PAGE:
It's witty, provoking, packed with action and contemporary culture, and you don't even have to be Christian.
All that's required is that you "be."
Who can't benefit from a lively musical which reminds us all to be kind to one another, to treat others as you like to be treated, to withhold those rocks, we are all sinners, all Jesus' teachings in song and dance?
It's Godspell now on stage at the Olney Theatre Center where it's possible to have a good time with the Bible.
Is anyone surprised that the run has been extended through March 8? (This just in: And extended again! Thru March 15.)
Godspell first opened on Broadway in May 1971, following Hair and Jesus Christ Superstar, all three sharing some of the same characteristics.
At the Olney, the acting, set, costuming, and music all come together notably, but it's the script which stars.
A slow start of a few short minutes and Nova Y. Payton's striking voice opens entrances for the ensemble whose members gradually drift onto stage while speaking in different tongues a la the Tower of Babel. From there the production launches, and there's no holding back, as Jesus' life and teachings soon take center stage with Jordan Coughtry as "the man" with his ageless messages.
Ivania Stack dresses him from head to toe in neutral beige, a great contrast with the pop apparel of the other performers in colorful 60s hippies garb. ("Beige" as a standout color? With lights and Stack's design, it works.)
That there are only ten members of the healthy ensemble is surprising, for visually and audibly, the effect seems to be many more.
The singing is best in groups or duets, but the voices of Payton and Rachel Zampelli (who plays both Judas and John) are the finest.
Except for casual variations, Paige Hathaway's set doesn't change much from its opening scene, but it's not necessary since the action is so fast-paced and leaves little time to study what's on stage anyway. (The side of a deserted western highway, complete with electrical poles (good for climbing and singing), old tires (good for making walls), and a red truck which ambles out and becomes useful in many scenes.)
Will Pickens does a nice job with sound design with unseen rumbling trucks and vehicles speeding by on the highway to get things rolling, and an invisible helicopter with murmuring blades, whose purpose I am still uncertain, unless it was law enforcement on the prowl.
Audience participation is always fun, and the older vested man in the front row (surely a mathematician) who was pulled up to join the cast, handled his new role with flair, without hesitation or doubt, moving in time with the music and his partner up close and personal, to the delight of the audience.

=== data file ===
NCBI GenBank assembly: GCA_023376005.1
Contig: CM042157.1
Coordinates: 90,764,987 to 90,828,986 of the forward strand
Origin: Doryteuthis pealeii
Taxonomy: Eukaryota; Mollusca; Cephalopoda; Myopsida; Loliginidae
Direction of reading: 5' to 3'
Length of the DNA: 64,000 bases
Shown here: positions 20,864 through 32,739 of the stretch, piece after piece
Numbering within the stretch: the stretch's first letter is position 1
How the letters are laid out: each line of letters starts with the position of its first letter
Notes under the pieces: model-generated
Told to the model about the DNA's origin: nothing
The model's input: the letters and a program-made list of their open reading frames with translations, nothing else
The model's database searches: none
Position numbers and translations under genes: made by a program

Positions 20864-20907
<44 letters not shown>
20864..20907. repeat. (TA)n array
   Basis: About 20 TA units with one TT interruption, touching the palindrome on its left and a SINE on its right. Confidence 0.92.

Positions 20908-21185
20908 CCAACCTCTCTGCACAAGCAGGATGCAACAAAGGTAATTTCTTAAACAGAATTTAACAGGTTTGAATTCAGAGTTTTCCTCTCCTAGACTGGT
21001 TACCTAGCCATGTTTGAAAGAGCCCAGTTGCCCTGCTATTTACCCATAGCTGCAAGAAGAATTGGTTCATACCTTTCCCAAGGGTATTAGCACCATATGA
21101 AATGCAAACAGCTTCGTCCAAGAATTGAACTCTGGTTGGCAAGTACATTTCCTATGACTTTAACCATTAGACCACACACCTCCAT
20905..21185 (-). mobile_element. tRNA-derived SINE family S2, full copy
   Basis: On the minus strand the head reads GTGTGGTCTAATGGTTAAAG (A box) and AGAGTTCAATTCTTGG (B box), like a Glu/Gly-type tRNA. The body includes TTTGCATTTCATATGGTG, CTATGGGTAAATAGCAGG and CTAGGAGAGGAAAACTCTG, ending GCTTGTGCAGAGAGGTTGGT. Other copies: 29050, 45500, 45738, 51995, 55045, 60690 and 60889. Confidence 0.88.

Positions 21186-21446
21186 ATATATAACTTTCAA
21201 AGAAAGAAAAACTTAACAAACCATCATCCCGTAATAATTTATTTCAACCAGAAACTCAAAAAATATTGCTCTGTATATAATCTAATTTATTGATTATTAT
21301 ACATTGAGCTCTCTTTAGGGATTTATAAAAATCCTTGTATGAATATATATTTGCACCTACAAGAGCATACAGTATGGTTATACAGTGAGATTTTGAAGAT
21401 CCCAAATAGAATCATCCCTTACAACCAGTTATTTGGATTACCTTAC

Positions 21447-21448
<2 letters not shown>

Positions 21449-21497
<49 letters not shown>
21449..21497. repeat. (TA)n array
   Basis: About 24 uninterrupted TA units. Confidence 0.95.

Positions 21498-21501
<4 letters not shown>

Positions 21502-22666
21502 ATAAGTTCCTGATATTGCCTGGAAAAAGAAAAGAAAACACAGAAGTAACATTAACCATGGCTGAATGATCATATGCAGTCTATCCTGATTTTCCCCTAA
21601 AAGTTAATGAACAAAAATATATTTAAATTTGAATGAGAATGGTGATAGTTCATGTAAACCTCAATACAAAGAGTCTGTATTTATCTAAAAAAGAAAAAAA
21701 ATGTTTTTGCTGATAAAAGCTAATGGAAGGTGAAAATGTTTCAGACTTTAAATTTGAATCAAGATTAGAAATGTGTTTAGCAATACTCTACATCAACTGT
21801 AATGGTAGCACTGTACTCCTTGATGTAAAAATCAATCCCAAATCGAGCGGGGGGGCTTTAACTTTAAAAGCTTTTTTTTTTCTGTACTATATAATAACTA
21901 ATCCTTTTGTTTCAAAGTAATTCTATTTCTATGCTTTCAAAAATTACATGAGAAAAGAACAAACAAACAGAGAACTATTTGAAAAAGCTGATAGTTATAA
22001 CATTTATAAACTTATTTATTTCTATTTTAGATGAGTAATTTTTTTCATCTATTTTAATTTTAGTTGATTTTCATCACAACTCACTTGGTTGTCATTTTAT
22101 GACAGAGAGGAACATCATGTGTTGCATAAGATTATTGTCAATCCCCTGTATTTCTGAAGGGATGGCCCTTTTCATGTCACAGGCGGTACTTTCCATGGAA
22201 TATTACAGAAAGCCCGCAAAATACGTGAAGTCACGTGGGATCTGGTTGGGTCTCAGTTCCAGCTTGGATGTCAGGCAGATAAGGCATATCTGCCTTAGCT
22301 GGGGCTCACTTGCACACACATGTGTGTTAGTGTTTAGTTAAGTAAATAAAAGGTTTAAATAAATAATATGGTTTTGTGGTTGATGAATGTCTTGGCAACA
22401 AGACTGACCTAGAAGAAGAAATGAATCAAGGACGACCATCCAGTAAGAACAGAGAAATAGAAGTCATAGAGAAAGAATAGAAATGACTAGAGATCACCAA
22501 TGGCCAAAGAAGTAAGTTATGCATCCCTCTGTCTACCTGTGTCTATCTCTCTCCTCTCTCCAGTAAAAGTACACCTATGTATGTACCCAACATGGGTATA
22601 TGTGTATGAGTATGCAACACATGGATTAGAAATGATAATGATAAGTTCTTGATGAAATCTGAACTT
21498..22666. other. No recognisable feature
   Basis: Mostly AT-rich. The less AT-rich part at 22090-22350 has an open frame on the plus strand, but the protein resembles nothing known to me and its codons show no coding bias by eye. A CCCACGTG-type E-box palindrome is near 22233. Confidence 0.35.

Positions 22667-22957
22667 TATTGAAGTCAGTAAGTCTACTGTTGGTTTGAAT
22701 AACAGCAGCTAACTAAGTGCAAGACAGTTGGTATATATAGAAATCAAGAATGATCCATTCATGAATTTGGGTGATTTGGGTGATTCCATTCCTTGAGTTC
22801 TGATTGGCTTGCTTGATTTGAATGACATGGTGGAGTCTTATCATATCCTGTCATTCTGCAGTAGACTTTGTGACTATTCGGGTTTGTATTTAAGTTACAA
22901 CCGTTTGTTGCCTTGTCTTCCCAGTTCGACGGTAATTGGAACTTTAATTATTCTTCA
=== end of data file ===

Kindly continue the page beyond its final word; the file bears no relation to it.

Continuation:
It was great to see members of the electric orchestra, usually hidden in the pit. Under the superb direction of Christopher Youstra, the musicians remained on stage for the entire performance, elevated to an unobtrusive platform on high which served as a perch for the actors in various scenes. The orchestra's costuming (Hawaiian shirts, hats) was right in keeping with the actors'.
"Who am I?" and "Where am I going?" At the Olney, Jesus can show you the way.
Helen Hayes nominations are in order:
Lighting: Sonya Dowhaluk
Choreography: Bryan Knowlton
Outstanding Lead Actor in a Musical: Jordan Coughtry
Outstanding Director of a Musical: Jason King Jones
Outstanding Ensemble in a Musical
Other ensemble actors: Kurt Boehm, Maggie Donnelly, Michael J. Mainwaring, Calvin McCullough, Christopher Mueller, Allie Parris, and Emily Zickler.
Other key crew members: Trevor A. Riley and Dennis A. Blackledge
Orchestra and additional vocalists: Danny Espy, Kim Spath, Rob Mueller, Yussef Chisholm, and Alex Aucain
What: Godspell conceived and originally directed by John-Michael Tebelak with music and lyrics by Stephen Schwartz (from Wicked, Pippin, and Enchanted) and based on the Gospel according to Matthew.
When: Now through March 15, 2015 with evening shows at 8 p.m. and 2 p.m. weekend matinees.
Where: Olney Theatre Center, 2001 Olney-Sandy Spring Road, Olney, MD 20832
How much: Tickets start at $38, with discounts for military, groups, seniors, and students. Recommended for ages 7 and up.
Duration: 2 hours and 15 minutes with one intermission.
Refreshments: Available for purchase and may be taken to seats.
Parking: Abundant, free, and on-site
For more information: 301-924-3400
For more reviews of Godspell and other plays on stage in the Washington, D.C. area, go to DC Metro Theater Arts.